Jul 17, 2022

Rule Refresher: What Will Be Expected of Me at the Preliminary, Intermediate, and Advanced Level?

By Meagan DeLisle - USEA Staff
USEA/ Meagan DeLisle photo

Preparing for your first horse trial and not sure what is expected of you at each level? In the last few editions of Rule Refresher we will be diving into each level and the performance expectations of each phase and in this final edition we outline the Preliminary, Intermediate, and Advanced levels. Want to better prepare yourself or your students for their first competition or a move-up? The USEA Eventing Handbook by the Levels is a free resource to all USEA members that outlines clear and consistent guidelines for riders and trainers to refer to when navigating their way through the competition levels. You can access this guide by logging into your online services account.

Text has been taken directly from the USEF Rules for Eventing with emphasis added by the USEA.

For an additional description of the types of obstacles that may be presented at a given level, please refer to the USEA Cross-Country Obstacle Design Guidelines, which are not specifically incorporated by reference.


5. Preliminary: The Preliminary Level is a moderate examination of competitors and horses in a regular training program preparing for Two Star Events.

a. Dressage: The dressage test may include medium paces at the trot and canter, as well as the
introduction of leg yielding, shoulder in, rein back, and changes of lead through the trot

b. Cross-Country: The cross-country should include tests of accuracy, agility, boldness, control, judgment and jumping ability. Obstacles may be on a bounce distance.

c. Show Jumping: The jumping course must include either (i) two or three doubles; or (ii) a double and a triple combination.

  1. The jumping course should be more technical than the Training Level and may require lengthening or shortening of stride.

6. Intermediate: The Intermediate Level is an examination of increasing technical difficulty, preparing competitors and horses for Three Star Events.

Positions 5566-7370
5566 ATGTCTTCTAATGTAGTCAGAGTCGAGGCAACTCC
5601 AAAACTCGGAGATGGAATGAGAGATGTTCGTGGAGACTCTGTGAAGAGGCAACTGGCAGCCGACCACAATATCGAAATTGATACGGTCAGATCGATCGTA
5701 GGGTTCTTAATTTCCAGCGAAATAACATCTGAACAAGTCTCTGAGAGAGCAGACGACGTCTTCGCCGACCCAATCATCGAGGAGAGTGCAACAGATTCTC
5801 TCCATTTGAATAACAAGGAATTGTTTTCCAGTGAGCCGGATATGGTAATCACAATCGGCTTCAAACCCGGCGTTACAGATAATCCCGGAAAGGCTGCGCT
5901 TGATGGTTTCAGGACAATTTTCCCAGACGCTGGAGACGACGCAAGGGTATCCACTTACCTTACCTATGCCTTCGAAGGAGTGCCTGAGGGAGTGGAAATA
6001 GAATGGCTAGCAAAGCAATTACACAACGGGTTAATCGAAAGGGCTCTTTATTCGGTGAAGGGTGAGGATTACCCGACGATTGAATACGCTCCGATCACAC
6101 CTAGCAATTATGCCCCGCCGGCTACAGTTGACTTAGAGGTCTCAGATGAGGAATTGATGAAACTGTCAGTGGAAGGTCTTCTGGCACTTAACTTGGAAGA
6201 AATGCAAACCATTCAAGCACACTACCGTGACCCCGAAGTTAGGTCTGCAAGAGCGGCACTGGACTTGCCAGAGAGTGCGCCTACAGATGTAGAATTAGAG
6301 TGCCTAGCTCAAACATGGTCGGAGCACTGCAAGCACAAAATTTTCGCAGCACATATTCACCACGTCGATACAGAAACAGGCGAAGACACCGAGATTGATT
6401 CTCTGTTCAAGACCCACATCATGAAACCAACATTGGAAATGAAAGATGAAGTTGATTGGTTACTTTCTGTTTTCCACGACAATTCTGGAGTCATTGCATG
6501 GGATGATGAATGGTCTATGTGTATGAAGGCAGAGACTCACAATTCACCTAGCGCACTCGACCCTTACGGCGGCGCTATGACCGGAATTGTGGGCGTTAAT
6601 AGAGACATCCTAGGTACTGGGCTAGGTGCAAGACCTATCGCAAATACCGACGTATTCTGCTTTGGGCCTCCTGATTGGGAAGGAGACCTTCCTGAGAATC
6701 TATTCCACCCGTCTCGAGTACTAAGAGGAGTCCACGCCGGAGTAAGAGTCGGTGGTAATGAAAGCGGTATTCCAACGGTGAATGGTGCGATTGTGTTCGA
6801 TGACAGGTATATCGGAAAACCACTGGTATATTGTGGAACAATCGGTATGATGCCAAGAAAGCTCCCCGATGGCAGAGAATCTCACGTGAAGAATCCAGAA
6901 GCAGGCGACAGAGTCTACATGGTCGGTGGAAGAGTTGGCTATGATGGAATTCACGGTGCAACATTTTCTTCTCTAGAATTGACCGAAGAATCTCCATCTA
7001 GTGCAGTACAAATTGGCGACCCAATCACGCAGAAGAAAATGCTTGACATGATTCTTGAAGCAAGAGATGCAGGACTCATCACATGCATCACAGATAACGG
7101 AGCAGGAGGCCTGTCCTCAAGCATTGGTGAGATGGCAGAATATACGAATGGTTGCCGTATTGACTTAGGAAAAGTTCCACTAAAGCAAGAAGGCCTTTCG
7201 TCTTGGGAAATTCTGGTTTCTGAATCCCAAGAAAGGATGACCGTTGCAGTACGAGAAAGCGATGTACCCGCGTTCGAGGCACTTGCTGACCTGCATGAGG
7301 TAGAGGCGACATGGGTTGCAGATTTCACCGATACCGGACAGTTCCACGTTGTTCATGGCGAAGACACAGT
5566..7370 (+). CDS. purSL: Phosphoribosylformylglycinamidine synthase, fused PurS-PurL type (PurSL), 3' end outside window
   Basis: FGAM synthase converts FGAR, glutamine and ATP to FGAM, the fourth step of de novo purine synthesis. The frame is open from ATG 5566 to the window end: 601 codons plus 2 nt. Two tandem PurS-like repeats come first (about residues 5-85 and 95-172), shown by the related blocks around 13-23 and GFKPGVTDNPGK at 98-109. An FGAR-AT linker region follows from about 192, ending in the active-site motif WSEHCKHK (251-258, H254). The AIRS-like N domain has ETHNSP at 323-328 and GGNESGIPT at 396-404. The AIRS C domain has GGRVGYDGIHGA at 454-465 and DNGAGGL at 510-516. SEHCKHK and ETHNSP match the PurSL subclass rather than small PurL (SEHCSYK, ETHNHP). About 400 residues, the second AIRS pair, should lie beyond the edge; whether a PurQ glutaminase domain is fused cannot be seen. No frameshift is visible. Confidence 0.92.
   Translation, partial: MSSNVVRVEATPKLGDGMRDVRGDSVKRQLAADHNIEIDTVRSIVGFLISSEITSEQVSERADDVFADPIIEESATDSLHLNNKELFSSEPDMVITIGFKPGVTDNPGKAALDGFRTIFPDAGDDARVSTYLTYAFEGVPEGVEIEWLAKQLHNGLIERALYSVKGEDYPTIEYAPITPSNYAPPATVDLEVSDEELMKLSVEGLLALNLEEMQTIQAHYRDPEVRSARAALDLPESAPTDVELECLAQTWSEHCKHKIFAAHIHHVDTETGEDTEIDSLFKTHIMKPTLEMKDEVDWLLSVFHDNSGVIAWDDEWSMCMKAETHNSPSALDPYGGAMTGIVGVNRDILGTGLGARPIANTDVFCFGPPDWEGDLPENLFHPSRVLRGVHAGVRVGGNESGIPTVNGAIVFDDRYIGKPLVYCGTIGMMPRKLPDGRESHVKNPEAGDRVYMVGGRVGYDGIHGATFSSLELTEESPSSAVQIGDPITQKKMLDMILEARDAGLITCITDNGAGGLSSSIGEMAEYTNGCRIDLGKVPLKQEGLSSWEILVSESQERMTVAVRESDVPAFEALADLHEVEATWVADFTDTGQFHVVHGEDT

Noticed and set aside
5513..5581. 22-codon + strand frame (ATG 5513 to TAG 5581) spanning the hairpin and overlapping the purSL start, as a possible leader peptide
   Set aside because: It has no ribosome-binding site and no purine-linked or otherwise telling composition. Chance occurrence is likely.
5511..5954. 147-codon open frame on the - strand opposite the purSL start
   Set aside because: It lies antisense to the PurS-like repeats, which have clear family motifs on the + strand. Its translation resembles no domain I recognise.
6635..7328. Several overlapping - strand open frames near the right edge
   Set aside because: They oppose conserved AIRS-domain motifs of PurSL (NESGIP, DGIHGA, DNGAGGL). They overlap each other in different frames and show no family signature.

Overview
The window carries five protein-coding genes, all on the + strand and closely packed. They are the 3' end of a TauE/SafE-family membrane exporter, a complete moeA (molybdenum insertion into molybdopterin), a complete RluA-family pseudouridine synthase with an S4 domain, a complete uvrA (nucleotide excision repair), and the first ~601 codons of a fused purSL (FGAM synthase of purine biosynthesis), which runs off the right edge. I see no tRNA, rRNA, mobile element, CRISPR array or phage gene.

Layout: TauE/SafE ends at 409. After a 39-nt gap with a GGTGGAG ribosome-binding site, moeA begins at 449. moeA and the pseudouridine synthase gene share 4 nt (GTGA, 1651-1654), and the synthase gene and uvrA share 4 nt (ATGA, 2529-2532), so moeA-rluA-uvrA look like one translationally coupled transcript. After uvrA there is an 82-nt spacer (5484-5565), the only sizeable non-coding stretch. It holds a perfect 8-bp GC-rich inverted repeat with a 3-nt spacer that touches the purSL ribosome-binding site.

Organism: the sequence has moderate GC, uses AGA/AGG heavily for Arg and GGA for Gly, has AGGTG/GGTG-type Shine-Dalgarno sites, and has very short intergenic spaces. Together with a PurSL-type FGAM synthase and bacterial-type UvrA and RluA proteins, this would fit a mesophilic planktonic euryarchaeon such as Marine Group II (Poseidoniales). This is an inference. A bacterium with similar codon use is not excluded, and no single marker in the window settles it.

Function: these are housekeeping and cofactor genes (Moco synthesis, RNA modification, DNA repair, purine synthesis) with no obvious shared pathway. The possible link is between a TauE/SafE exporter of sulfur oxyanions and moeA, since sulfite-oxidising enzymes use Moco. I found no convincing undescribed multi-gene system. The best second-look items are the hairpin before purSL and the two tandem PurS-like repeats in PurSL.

a. Dressage: The dressage test may include canter to halt and walk to canter transitions, as well as turns on the haunches, simple changes, counter canter and half pass.

b. Cross-Country: The cross-country should now combine in more elaborate settings the tests introduced at the Preliminary Level, such as combinations with more than one question to be solved.

c. Show Jumping: The jumping course must include either (i) a double and a triple combination; or (ii) three doubles, with more related distances, and technical questions than the preliminary.

7. Advanced: The Advanced Level is the highest national level of Horse Trials. It offers tests of significant difficulty designed to prepare competitors and horses for either Four or Five Star Events.

a. Dressage: The dressage test may include extensions in all three paces, half pass at the trot and/or
canter, and single flying changes

b. Cross-Country: The cross-country should be clearly a test of boldness and scope as it now combines size with technical difficulty.

c. Show Jumping: The jumping course must include either (i) a double and a triple combination; or (ii) three doubles. The jumping course must be the most technical Division of the national competition.

Want to catch up on past rule refreshers? Click here.

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